Greatness appeals to the future. If I can be firm enough to-day to do right, and scorn eyes, I must have done so much right before as to defend me now. Be it how it will, do right now. Always scorn appearances, and you always may. - Ralph Waldo Emerson
Trusting intuition and making decisions based on it is the most important activity of the creative artist and entrepreneur. If you are facing (and fearing) a difficult life decision, ask yourself these three questions:
1) “What are the costs of inaction?” I find it can be helpful to fight fear with fear. Fears of acting are easily and immediately articulated by our “lizard brains” (thanks Seth) e.g. what if I fail? what if I look stupid? If you systematically and clearly list the main costs of inaction, they will generally overshadow your immediate fears.
2) “What kind of person do I want to be?” I’ve found this question to be extremely useful. I admire people who act bravely and decisively. I know the only way to join their ranks is to face decisions that scare me. By seeing my actions as a path to becoming something I admire, I am more likely to act and make the tough calls.
3) “In the event of failure, could I generate an alternative positive outcome?” Imagine yourself failing to an extreme. What could you learn or do in that situation to make it a positive experience? We are generally so committed to the results we seek at the outset of a task or project that we forget about all the incredible value and experience that comes from engaging the world proactively, learning, and improving our circumstances as we go along.
By now, many of you know that I am a firm believer that all is choice. This is the engine that drives the gears of life onward as choosing begets creation from which results further choosing, more creating...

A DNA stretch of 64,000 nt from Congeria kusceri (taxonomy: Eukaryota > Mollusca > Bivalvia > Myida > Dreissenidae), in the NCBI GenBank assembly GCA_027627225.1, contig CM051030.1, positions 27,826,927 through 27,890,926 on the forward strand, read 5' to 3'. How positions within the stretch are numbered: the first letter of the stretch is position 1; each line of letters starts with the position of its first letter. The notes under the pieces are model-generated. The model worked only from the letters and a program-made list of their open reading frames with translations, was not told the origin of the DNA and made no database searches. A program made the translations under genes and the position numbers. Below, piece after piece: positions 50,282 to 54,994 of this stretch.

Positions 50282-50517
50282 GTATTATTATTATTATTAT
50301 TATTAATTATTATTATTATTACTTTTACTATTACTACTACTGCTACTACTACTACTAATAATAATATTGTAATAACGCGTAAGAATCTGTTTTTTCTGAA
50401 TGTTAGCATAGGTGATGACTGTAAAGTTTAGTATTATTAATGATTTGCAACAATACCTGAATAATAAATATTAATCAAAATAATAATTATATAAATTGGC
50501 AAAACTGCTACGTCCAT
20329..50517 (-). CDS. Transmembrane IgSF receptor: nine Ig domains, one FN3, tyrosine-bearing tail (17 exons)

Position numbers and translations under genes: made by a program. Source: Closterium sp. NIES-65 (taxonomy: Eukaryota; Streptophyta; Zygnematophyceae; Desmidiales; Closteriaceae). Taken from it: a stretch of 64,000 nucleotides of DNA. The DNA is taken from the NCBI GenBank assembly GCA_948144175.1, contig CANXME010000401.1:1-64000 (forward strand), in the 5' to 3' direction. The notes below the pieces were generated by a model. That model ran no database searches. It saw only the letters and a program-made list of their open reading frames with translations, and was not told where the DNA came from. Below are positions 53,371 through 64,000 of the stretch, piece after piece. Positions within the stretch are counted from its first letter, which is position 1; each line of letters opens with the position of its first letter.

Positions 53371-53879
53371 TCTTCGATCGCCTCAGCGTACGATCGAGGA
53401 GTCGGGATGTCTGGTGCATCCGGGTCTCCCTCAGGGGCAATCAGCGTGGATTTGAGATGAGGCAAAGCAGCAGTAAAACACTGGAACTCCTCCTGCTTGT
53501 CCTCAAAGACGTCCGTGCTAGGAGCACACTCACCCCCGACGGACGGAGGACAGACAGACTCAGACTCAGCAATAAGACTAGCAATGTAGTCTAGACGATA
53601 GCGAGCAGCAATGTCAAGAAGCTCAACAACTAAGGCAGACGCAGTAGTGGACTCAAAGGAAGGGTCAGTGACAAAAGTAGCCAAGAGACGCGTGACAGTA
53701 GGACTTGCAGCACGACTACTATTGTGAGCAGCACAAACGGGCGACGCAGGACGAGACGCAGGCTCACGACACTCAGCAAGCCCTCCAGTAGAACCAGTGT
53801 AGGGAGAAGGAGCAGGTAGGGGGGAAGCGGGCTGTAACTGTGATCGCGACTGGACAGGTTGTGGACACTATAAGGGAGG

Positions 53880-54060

Welcome to eternity.
But that is much too big for the cloak of human scale we wear and the stories that we author. Our importance plays as the "micro to the macro," exercising our power and changing/altering perception around and about us.
If this sounds complex, here is the basic element to consider; We are always and eternally asking questions about all that we perceive in either a conscious or unconscious fashion. If we ever find ourselves caught on the proverbial "horns of a dilemma," it is because of the particular questions that we are asking in that moment as well as the ones we asked leading up to it.
Today's prompt is but one example of a method that can serve us all well; if we want better results, ask better questions.
"What are the costs of inaction?" When open and ready, this can produce a mother lode of acidic information, the kind that stings as it is considered
"What kind of person do I want to be?" Careful as this can cast a very bright light. Are we living up to our dreams, goals and aspirations or are we staggering under the weight of family or societal expectations?
Boy, have I "been there, done that." This revelation sucked in the highest magnitude (and nearly sucked the living spirit out of me.)
"In the event of failure, could I generate an alternative positive outcome?" Does lying on the floor, naked and sobbing in a fetal position count as an alternative positive outcome?
How about rallying to survive from that ultimate "ring of hell" to realize that a) One is still alive; b) Has options (small as they may be) and, c) Can summon the courage to make one tiny choice in the direction of the light? That the choice may be to shower for the first time in a week, put on clothes and turn mortal eyes towards the sun to see if it still shone... how about that?
Yeah, I've gotten "dramatic jollies" of the highest order in years gone by. I won't pin this one on anyone else; there is always a reward in seeing "how low can you go." It may be the most fornicated-up reward in one's life to date but that doesn't mean it isn't real or valid.
- If I did know, how would I feel?
- Could I know this and still survive?
- Am I willing to receive the gift that answering this would give me?
The real fun comes from staying awake, aware and fully engaged in the game. We are all more powerful than we dare dream. The fun comes in taking the reins and exercising that power, asking better questions and adjusting on the fly.
I learned from my days working in international shipping that huge containerized freight vessels, circumnavigating the great oceans of the world, are almost constantly off course. One captain told me, "If I left port and was as little as one half of a degree off course and never bothered corrected that as I went along, I'd miss my target port by hundreds of miles."
Today, computers on ships and airliners constantly churn out data, reference the laid-in course and ask two questions; "Where am I compared to this course?" and "What adjustments must be made now?" They use the feedback. It is vital.
Fear is feedback; are you ruled by feedback?
That's the power of choice, the power of asking better questions.